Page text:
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Clinical and neurochemical effects of fenfluramine in children with autism
The Journal of Neuropsychiatry and Clinical Neurosciences 1993;5:307-315.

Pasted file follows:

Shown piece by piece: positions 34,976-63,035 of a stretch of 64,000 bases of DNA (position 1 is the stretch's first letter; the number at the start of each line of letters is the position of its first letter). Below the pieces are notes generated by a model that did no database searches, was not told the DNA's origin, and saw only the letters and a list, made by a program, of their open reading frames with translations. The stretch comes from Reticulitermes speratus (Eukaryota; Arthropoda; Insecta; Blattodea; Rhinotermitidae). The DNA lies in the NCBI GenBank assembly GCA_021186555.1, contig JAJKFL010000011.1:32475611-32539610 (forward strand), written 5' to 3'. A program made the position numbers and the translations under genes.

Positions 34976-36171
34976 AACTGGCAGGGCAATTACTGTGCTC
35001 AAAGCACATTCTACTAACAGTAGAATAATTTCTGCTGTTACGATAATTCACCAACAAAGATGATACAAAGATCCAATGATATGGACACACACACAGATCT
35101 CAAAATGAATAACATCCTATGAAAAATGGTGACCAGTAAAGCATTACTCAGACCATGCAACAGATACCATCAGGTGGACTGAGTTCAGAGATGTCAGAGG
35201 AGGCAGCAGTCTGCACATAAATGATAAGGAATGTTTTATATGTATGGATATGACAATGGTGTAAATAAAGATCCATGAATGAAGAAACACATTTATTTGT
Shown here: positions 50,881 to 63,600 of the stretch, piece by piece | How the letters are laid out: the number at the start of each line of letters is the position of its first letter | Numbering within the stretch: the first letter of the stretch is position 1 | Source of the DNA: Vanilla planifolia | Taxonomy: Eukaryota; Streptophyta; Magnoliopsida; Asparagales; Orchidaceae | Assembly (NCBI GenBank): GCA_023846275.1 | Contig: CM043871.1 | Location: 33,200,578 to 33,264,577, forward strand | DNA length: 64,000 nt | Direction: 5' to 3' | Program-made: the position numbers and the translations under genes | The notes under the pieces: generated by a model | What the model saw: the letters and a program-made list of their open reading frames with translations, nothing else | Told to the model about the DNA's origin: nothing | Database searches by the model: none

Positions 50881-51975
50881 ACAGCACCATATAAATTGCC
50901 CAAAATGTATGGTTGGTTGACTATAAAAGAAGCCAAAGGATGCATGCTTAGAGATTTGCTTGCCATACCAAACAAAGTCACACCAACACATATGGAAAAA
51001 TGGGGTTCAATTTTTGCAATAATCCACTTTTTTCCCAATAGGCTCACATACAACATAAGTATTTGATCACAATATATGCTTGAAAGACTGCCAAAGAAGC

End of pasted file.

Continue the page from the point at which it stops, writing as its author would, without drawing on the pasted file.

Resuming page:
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Fifteen children with autism were treated with 60 mg d,l-fenfluramine (FEN) or placebo in a double-blind A-B-A protocol followed immediately by double-blind placebo-controlled crossover administration of FEN (total duration 62 weeks). Both biochemical and clinical outcomes were examined. Biochemically, FEN led to an increase in dihydroxyphenylacetic acid (DOPAC) and decreases in whole-blood serotonin (5-HT), plasma norepinephrine (NE), and plasma 3-methoxy-4- hydroxyphenylglycol (MHPG). The decrease in whole-blood 5-HT was seen only during treatment with FEN. However, NE levels did not return to baseline as long as 8 weeks after the first FEN treatment period. Increases in DOPAC were greater during the second FEN treatment period than the first. Persistent changes in catecholamine regulation may be related to previously reported long-term effects on central nervous system 5-HT after FEN. Clinically, FEN led to a modest decrease in parent, but not teacher, ratings of hyperactivity and to a small reduction in sensorimotor abnormalities. Abnormal social and affectual responses also decreased, but this was not directly related to FEN treatment. Effects on cognition were equivocal. Hyperserotonemic subjects did not differ from normoserotonemic subjects in clinical response. Overall, no significant advantage for the use of FEN could be established.

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